Set up and define microperimeters, zones, and segmentation around your sensitive data. For instance, there’s no reason your email service and internet-facing workloads should be in the same zone. Furthermore, there’s no reason your workloads shouldn’t be segmented.

Enforce this segmentation using physical and virtual security controls. Incorporate service-oriented authorization and single sign-on (SSO) access controls and unify your authentication systems for everything from your workloads, operating system, mobile devices, and more.

Make sure you automate rule and access policy baselines, as well as audit and log all access and change controls.

4. Monitor the Zero Trust environment, in detail, with security analytics

We tend to be hands-off when it comes to monitoring. That’s no longer an option.

Identify and leverage existing security analytics solutions within your organization and decide the best and most logical architecture and placement for these tools.

If you need a new solution, first determine your current and future business needs. Then, identify and work with a vendor whose security tools and analytics practices are moving in that same direction.

Zero Trust is not about passively deploying a tech-integrated walkway – it’s about active management and continuous metrics. You must be active to implement your trust.

5. Embrace security automation and adaptive response

Zero Trust is possible because of automation. So, you really need to embrace security automation and adaptive response.

Implementing policy-based controls lets you be in the driver’s seat because they’re continuously assessing who might be trying to access data and if they have permission.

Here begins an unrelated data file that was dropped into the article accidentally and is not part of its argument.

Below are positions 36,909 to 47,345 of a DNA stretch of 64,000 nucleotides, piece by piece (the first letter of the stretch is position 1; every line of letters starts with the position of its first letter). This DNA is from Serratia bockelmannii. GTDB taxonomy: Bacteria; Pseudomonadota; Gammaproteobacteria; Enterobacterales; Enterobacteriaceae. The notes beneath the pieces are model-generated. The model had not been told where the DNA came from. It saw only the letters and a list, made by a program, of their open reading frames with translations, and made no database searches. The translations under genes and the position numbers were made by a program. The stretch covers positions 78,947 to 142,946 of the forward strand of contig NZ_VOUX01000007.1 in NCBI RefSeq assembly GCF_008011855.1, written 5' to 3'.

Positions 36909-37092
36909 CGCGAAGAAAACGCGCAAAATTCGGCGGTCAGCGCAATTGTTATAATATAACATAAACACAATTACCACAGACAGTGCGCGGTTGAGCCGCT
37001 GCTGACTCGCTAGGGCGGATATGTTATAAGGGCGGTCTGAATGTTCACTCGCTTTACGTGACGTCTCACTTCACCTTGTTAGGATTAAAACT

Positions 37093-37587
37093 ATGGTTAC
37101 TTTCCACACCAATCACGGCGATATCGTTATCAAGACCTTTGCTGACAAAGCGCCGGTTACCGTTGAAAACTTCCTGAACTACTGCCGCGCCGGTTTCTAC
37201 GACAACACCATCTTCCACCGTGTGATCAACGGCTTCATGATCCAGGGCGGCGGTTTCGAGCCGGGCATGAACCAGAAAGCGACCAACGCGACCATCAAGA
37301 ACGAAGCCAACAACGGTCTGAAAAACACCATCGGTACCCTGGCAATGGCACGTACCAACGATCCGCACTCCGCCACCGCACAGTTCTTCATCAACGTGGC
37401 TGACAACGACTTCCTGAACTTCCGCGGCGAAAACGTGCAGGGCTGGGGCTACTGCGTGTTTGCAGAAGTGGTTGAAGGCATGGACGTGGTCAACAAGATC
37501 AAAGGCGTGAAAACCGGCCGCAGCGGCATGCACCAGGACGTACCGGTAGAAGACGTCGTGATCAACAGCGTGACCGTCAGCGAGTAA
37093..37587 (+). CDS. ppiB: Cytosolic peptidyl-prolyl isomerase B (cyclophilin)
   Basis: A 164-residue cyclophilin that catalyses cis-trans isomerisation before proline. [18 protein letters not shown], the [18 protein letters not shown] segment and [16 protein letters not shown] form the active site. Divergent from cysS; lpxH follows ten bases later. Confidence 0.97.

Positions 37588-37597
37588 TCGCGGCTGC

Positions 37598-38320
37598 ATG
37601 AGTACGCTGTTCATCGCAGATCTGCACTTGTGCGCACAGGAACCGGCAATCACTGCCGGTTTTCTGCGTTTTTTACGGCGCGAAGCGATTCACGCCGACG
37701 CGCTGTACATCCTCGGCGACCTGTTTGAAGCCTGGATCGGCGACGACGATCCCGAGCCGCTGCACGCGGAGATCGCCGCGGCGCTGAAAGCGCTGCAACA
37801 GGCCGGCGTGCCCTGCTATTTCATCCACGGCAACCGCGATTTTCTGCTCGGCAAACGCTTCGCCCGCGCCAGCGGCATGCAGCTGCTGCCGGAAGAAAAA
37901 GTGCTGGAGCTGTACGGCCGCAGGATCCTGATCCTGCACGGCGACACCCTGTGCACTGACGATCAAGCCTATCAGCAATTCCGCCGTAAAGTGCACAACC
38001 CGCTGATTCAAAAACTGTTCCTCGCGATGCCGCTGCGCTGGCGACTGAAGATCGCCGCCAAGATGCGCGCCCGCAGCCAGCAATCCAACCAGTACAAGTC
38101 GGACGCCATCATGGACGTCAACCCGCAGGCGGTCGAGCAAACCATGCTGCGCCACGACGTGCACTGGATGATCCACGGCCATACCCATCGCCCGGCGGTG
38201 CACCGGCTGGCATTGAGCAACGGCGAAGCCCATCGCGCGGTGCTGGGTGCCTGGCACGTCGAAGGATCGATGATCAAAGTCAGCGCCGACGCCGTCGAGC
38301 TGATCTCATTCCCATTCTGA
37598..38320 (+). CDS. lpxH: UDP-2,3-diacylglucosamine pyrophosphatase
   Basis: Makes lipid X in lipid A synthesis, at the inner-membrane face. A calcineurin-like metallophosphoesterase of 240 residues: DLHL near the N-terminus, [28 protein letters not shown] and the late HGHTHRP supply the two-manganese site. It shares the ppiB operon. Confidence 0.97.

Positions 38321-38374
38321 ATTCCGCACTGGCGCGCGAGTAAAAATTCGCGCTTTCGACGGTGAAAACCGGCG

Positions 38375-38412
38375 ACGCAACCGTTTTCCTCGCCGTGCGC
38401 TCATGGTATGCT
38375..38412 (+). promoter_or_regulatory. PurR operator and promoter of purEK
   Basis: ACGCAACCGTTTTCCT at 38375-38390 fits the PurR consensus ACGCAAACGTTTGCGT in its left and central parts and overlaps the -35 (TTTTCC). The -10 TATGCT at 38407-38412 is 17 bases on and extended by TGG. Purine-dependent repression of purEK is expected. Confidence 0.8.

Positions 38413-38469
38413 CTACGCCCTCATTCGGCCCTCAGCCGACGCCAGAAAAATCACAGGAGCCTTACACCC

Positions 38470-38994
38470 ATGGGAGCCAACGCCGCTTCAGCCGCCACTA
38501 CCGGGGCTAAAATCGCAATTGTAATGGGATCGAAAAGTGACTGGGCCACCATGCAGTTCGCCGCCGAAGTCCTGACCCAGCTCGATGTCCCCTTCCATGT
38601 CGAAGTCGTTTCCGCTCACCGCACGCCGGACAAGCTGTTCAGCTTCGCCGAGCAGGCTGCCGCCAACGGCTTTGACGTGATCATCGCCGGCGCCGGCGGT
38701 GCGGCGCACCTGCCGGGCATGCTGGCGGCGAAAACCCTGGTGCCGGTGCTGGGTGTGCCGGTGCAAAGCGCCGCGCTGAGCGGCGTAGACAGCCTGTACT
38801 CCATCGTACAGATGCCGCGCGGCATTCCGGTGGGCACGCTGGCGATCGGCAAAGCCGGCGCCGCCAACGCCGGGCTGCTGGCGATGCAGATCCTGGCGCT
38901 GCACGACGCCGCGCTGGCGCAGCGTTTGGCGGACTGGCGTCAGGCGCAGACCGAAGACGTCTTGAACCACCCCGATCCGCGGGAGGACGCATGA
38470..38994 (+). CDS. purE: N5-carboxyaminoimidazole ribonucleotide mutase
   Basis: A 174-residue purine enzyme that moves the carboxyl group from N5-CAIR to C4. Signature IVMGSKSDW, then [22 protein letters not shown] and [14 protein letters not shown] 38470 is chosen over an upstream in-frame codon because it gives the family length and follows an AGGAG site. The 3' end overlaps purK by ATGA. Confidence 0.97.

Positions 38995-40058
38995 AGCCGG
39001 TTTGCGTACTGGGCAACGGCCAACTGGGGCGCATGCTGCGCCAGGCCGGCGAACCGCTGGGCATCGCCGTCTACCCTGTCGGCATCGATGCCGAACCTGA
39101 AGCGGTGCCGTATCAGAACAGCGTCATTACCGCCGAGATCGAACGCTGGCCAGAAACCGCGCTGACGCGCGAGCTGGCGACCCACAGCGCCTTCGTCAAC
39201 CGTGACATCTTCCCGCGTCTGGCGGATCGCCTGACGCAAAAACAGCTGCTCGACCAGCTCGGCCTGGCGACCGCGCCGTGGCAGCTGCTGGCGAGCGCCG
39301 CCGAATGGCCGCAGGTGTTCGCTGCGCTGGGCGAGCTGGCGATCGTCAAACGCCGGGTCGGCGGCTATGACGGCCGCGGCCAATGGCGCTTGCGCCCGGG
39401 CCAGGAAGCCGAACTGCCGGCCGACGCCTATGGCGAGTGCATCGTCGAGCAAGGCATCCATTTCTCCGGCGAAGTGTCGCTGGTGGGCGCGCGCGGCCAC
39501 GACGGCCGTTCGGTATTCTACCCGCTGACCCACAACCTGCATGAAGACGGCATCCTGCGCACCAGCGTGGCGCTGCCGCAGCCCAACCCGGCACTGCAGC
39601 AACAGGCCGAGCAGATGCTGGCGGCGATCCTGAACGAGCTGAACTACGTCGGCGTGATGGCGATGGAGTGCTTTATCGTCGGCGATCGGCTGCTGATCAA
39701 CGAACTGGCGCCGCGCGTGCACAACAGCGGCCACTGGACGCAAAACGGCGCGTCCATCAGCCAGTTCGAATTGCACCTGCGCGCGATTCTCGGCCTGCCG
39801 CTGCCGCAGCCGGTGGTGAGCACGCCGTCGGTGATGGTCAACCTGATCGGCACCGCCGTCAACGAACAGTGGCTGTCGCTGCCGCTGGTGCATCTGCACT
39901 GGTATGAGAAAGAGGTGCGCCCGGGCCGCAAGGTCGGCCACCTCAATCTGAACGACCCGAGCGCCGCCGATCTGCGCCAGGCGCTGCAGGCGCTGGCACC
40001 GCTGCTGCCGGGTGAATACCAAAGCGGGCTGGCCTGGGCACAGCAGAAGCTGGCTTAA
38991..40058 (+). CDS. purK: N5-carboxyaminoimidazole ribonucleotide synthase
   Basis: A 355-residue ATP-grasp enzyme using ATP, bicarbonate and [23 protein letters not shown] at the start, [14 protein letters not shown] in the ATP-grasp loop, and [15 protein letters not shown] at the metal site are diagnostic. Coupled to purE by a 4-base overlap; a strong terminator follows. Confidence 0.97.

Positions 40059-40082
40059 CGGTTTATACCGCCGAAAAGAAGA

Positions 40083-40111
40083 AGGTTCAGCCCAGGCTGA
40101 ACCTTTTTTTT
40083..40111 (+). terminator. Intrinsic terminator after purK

Document, assess, and test security operation center policies and procedures for their effectiveness and response. Compare policies and procedures with security analytics automation to see what can be borrowed from manual processes.

And, finally, make sure you secure the implementation of automation solutions within your environment and current solutions.

Taking a Zero Trust approach

The days of assuming that everything behind your firewall is secure are a thing of the past. You need to be just as vigilant about protecting that data and workflows from within your network as well.

A Zero Trust approach gives your organization the security posture it needs to feel protected in this hybrid world. And, by incorporating this five-point plan, you can be sure that your Zero Trust solution will be as effective as possible. x

Stratascale has several solutions and offerings centered around building your Zero Trust environment. Please contact us to learn more.

Director of Software Supply Chain Security & Emerging Cybersecurity Technologies
Aaron's collaborative leadership and drive for tangible results builds strong client relationships for providing unbiased security and business consulting. He enjoys tackling difficult problems with clients to define our desired outcomes, employing visibility to make informed decisions, and explaining security choices in business language.